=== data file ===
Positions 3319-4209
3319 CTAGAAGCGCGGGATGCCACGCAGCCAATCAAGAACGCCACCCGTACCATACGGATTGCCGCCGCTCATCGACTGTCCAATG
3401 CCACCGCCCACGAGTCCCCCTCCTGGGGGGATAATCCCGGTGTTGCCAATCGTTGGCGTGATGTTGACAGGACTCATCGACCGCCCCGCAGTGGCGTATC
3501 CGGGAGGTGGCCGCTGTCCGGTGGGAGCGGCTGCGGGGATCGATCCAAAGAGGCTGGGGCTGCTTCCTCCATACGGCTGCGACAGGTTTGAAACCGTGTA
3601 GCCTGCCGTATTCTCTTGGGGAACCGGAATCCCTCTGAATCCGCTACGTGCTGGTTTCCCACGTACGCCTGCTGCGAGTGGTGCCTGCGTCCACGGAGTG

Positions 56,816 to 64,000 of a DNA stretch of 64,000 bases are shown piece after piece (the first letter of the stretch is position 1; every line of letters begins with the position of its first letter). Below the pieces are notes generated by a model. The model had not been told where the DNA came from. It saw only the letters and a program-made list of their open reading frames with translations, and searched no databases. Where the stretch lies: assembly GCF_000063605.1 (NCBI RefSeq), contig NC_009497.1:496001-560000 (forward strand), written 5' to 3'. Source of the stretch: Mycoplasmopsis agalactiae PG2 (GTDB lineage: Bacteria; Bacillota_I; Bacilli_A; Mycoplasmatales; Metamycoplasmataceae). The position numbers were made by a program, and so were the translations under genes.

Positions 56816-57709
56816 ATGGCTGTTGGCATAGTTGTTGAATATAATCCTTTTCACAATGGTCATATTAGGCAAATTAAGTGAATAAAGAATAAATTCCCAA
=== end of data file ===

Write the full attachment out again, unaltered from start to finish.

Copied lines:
Positions 3319-4209
3319 CTAGAAGCGCGGGATGCCACGCAGCCAATCAAGAACGCCACCCGTACCATACGGATTGCCGCCGCTCATCGACTGTCCAATG
3401 CCACCGCCCACGAGTCCCCCTCCTGGGGGGATAATCCCGGTGTTGCCAATCGTTGGCGTGATGTTGACAGGACTCATCGACCGCCCCGCAGTGGCGTATC
3501 CGGGAGGTGGCCGCTGTCCGGTGGGAGCGGCTGCGGGGATCGATCCAAAGAGGCTGGGGCTGCTTCCTCCATACGGCTGCGACAGGTTTGAAACCGTGTA
3601 GCCTGCCGTATTCTCTTGGGGAACCGGAATCCCTCTGAATCCGCTACGTGCTGGTTTCCCACGTACGCCTGCTGCGAGTGGTGCCTGCGTCCACGGAGTG

Positions 56,816 to 64,000 of a DNA stretch of 64,000 bases are shown piece after piece (the first letter of the stretch is position 1; every line of letters begins with the position of its first letter). Below the pieces are notes generated by a model. The model had not been told where the DNA came from. It saw only the letters and a program-made list of their open reading frames with translations, and searched no databases. Where the stretch lies: assembly GCF_000063605.1 (NCBI RefSeq), contig NC_009497.1:496001-560000 (forward strand), written 5' to 3'. Source of the stretch: Mycoplasmopsis agalactiae PG2 (GTDB lineage: Bacteria; Bacillota_I; Bacilli_A; Mycoplasmatales; Metamycoplasmataceae). The position numbers were made by a program, and so were the translations under genes.

Positions 56816-57709
56816 ATGGCTGTTGGCATAGTTGTTGAATATAATCCTTTTCACAATGGTCATATTAGGCAAATTAAGTGAATAAAGAATAAATTCCCAA